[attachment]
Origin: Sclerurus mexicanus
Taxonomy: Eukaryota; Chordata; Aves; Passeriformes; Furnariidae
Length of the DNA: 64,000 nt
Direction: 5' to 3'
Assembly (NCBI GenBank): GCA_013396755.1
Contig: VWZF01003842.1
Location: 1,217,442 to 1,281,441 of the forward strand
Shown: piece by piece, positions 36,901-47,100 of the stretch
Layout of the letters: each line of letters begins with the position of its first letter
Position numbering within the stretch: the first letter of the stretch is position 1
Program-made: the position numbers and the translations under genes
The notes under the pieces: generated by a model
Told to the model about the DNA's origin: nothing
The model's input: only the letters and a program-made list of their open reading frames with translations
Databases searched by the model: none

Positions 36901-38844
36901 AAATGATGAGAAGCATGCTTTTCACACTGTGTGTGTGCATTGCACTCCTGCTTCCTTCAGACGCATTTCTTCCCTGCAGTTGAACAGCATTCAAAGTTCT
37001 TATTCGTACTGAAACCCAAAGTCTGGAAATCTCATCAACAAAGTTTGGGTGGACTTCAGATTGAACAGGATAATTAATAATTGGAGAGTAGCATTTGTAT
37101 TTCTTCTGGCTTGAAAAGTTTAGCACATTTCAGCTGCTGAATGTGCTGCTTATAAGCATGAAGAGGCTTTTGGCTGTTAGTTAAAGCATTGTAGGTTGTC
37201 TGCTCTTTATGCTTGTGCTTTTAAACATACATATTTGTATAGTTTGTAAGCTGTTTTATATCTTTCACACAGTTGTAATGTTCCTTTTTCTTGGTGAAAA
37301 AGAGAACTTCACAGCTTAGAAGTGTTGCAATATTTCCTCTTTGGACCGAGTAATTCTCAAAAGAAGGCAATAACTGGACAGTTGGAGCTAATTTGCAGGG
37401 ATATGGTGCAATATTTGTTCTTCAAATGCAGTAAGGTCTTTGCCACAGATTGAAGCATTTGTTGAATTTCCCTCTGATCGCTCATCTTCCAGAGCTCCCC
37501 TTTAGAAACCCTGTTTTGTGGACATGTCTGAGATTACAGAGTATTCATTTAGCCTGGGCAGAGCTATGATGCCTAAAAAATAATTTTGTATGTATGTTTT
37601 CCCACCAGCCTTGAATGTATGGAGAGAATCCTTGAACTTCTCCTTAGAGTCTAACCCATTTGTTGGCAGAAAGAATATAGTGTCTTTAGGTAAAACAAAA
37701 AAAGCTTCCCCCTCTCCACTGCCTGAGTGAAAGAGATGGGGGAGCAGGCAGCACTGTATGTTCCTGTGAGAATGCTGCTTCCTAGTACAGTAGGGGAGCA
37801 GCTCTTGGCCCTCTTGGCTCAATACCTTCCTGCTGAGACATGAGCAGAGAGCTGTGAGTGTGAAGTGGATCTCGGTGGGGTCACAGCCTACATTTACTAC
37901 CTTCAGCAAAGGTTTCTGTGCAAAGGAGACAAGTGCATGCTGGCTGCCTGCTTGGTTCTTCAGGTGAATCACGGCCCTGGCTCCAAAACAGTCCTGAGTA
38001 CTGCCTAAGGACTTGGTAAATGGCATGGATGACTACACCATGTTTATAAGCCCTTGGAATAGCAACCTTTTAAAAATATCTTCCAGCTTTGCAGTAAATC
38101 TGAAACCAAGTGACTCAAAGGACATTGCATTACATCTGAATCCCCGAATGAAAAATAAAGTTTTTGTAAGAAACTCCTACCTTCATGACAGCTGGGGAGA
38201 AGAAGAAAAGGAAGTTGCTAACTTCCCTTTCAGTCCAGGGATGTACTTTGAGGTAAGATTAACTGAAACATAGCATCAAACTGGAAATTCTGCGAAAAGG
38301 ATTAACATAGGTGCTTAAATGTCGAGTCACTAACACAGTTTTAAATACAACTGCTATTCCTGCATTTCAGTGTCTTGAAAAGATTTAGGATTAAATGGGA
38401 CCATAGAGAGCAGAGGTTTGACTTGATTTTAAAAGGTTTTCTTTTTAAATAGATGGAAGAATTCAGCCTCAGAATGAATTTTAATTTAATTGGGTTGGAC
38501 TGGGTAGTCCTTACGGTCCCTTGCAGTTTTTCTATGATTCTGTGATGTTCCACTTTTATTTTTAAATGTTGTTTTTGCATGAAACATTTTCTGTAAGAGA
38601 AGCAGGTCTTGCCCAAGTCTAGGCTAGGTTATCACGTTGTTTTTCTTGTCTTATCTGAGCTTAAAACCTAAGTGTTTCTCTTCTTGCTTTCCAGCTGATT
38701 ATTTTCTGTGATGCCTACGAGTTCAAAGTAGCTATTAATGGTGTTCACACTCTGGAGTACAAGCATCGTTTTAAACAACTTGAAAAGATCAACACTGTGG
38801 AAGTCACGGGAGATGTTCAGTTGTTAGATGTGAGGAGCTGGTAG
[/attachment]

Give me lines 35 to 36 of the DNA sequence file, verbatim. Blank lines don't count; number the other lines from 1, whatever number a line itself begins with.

38701 ATTTTCTGTGATGCCTACGAGTTCAAAGTAGCTATTAATGGTGTTCACACTCTGGAGTACAAGCATCGTTTTAAACAACTTGAAAAGATCAACACTGTGG
38801 AAGTCACGGGAGATGTTCAGTTGTTAGATGTGAGGAGCTGGTAG